Cheryl Schwarz, 55, left Cape Town, South Africa 28 years ago and now lives in Piedmont, California with her husband and three children. She only sees her parents, both turning 87 this year, once annually. Even though she has siblings, they, too, live abroad—an older sister in Los Angeles and younger brother in Israel. Every time she calls her parents, which is often, they’re happy to know she’s thinking of them.
In an email, Ms. Schwarz wrote: “My siblings and I spread out our visits to give them more time with each of us; I usually go without my husband and kids to focus on and spend quality time with them. The three of us tried to convince them to move closer to one of us but finally understood they’re content where they are with their friends and community.” The result was that the family decided that “we need to respect their wishes and try not to worry too much since there’s not much we can do to change the situation”.
As much as my mother appreciated my offer to move closer to my brother and me, they opted to stay stateside. Like Ms. Schwarz, I understand they’re where they want to be, the only place they’ve ever known. When, almost 30 years ago, I first uprooted in my early twenties to work in Paris, my parents supported me unconditionally just as I need to support their decision to stay put—at home—now.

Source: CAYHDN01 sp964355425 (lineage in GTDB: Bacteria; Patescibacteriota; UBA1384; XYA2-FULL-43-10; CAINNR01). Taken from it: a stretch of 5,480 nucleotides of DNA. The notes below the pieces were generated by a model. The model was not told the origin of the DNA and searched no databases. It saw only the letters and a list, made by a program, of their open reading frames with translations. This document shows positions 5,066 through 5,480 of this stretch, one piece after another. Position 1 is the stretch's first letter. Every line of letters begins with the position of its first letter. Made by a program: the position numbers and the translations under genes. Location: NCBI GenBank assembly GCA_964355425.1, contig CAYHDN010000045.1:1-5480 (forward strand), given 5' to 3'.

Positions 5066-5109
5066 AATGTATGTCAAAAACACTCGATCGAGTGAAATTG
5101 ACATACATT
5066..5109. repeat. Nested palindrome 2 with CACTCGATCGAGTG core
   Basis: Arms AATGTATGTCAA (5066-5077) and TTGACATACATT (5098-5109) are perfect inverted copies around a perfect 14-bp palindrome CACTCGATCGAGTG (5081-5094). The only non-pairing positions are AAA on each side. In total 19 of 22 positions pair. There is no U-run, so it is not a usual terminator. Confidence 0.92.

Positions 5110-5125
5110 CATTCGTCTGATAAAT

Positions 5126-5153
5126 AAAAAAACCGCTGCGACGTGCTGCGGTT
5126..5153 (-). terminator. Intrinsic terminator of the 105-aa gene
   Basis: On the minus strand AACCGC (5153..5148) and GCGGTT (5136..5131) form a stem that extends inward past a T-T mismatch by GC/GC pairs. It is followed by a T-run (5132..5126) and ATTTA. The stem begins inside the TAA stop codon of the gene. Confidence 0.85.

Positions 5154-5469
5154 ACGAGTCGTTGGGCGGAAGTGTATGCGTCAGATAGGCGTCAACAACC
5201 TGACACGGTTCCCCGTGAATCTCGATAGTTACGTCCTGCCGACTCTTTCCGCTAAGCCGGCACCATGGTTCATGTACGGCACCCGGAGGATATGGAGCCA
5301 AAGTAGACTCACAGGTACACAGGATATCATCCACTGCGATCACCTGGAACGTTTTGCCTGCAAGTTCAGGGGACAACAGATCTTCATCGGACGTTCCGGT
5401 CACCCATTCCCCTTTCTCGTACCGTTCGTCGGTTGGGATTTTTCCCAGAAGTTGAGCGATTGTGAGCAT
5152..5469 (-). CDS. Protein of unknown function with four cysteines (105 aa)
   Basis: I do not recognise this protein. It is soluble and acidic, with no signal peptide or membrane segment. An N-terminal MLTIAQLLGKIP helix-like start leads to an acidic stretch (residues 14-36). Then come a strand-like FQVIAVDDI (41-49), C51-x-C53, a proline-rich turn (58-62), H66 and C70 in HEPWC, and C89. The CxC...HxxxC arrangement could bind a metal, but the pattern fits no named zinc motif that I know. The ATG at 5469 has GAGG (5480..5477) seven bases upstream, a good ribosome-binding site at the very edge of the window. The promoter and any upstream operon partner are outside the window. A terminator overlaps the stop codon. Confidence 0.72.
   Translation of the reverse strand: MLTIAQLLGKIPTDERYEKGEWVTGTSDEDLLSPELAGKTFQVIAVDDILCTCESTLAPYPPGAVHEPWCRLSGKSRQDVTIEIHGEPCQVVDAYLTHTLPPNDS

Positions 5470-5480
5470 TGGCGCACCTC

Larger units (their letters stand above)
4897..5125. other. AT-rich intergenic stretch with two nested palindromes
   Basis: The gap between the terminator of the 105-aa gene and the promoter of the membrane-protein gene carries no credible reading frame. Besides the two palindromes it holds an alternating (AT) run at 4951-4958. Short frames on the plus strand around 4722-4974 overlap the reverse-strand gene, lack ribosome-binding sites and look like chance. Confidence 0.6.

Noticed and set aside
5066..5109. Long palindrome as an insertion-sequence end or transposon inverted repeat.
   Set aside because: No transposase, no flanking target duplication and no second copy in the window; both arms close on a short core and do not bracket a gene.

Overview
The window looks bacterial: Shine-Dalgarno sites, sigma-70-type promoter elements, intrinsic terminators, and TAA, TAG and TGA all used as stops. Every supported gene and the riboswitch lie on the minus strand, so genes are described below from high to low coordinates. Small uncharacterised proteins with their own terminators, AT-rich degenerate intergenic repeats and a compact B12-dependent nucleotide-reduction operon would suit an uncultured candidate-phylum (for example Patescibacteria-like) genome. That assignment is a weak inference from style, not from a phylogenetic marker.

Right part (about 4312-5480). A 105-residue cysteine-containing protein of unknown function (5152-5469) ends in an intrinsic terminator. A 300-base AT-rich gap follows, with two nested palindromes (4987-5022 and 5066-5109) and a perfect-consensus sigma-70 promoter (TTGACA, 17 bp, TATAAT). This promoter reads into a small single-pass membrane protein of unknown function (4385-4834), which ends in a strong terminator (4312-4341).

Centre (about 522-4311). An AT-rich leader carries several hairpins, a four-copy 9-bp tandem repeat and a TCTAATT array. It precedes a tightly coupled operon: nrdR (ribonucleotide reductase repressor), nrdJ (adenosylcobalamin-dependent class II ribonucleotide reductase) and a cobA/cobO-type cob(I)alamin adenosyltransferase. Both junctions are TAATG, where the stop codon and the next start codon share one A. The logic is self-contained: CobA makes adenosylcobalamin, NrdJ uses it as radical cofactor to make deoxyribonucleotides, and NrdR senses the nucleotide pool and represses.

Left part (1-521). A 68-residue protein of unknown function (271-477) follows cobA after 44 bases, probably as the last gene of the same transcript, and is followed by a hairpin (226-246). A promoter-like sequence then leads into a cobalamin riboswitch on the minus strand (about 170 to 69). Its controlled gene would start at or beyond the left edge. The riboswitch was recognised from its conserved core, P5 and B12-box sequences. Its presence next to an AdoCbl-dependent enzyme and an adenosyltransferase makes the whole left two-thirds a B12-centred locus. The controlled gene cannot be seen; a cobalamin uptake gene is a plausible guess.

In this letter, Epicurus summarizes his ethical doctrines:
Epicurus to Menoeceus, greetings:
Let no one be slow to seek wisdom when he is young nor weary in the search of it when he has grown old. For no age is too early or too late for the health of the soul. And to say that the season for studying philosophy has not yet come, or that it is past and gone, is like saying that the season for happiness is not yet or that it is now no more. Therefore, both old and young alike ought to seek wisdom, the former in order that, as age comes over him, he may be young in good things because of the grace of what has been, and the latter in order that, while he is young, he may at the same time be old, because he has no fear of the things which are to come. So we must exercise ourselves in the things which bring happiness, since, if that be present, we have everything, and, if that be absent, all our actions are directed towards attaining it.